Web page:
Over the years, I've been to a lot of trade shows: SCAA, NPPL, ShowBiz West, CoffeeFest, CES, and even though this years' NRA was smaller than ever, it was the most brutal trade show I have ever attended. Brutal not because of the vendors but the size really was a tough grind. Four days of non-stop walking the show and talking with vendors and it's still nearly impossible to see everything.

After four days, I was worked. By 7pm Tuesday, while shopping at the Target nearest to O'Hare, I hit the wall. Done. Finished. Spent. I just needed to trudge to the airport and hang on for the flight home.

As always, the National Restaurant Association Show was an experience. Just about everything and anything food and restaurants is on display. While the proliferation of the Internet has made researching easier, nothing beats seeing the goods face-to-face. Sure that chair looks nice on the website, but what is it like to sit in that chair? And, after days of walking and standing on thin-carpeted concrete, all you want to do is sit in a chair.

One man and his NRA harvest.

I've been to a lot of food shows and learned my lessons the hard way. At first, a food show seems like a veritable smorgasbord orgy and you go ballistic eating everything in sight - like your own personal buffet. Then you get ill. Too much eating. Too much food. Too much crap.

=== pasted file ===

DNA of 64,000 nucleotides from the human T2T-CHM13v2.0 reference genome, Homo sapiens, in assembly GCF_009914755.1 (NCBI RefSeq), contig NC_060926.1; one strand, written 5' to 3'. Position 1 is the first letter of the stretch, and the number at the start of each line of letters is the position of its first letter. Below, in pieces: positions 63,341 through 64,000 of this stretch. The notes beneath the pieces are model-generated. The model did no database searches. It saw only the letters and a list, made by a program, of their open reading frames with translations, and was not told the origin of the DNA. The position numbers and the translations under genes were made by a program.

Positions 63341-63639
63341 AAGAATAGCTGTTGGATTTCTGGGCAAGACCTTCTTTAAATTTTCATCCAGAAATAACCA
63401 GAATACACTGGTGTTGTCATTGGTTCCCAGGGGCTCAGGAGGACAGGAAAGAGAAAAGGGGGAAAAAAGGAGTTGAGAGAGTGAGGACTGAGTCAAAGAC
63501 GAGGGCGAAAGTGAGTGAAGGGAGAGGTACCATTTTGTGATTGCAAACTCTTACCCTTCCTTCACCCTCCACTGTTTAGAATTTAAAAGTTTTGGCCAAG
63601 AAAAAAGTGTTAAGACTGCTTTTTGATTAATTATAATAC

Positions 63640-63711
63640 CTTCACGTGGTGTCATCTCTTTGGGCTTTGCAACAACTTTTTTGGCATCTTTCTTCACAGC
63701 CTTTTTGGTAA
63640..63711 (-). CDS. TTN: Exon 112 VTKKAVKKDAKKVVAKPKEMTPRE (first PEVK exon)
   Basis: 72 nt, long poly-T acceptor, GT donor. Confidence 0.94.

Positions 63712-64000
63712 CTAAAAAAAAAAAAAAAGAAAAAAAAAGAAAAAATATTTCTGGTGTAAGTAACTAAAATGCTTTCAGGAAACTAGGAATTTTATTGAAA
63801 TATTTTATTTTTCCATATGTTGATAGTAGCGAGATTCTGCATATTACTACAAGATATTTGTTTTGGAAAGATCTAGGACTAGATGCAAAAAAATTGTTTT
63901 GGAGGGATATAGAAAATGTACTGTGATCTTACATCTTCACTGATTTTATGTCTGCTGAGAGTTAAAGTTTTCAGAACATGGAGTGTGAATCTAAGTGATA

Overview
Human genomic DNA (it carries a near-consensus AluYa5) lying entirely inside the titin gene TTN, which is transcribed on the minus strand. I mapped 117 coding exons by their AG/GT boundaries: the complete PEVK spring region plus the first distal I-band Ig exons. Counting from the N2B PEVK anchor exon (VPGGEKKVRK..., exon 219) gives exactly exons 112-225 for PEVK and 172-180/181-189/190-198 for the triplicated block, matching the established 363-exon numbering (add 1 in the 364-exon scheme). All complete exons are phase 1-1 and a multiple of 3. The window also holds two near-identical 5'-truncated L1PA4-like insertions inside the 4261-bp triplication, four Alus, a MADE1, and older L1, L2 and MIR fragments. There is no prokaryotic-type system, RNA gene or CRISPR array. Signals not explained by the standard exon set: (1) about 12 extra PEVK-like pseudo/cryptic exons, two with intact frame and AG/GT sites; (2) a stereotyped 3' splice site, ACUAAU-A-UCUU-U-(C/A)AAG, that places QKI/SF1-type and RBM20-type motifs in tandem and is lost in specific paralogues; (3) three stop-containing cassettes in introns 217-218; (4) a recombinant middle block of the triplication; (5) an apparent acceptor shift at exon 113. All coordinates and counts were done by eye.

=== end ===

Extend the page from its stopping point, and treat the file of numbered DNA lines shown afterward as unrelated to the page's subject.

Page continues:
The other side of trade shows is that you want to grab everything in sight. All the free books, magazines, catalogs, brochures, pamphlets, product samples, promo items and sexy models that you can stuff into your bag. You then trudge all that stuff back home with you where it sits in a corner, undisturbed for how many months before you throw it away.

During shows like this, I let them scan my card and send me information at home where I can take the time to properly review the material. My goal is to acquire no more paper material than I can carry in one hand, without a bag. This limits my burden and forces me to choose only the most important pieces to review that night.

When it comes to eating, I don't know why anyone attending shows like this needs to visit a restaurant or snack bar in the center. Food is everywhere, and while they don't give you full servings, a little grazing along the way when you get hungry is an easy and cheap way to keep yourself full Of course, most of the food you're eating you really don't want to eat on a regular basis...

Sexy goodness from CookTek.

CookTek, my favored induction heat source, debuted their new eight burner range top. Requiring 208v 3Phase power, it's simply bad to the bone. I want one. Also got the chance to see their Apogee induction top up close and now understand why I must spend the additional three hundred dollars for one. But the coolest thing they had on display was their counter induction warmer. Pull the digital sensor pad away and all you have is your non-reactive countertop. Put the pad down and you've got induction. Promises that they're developing a full-powered version for cooking means that you can have your beautiful granite countertop and cook on it too.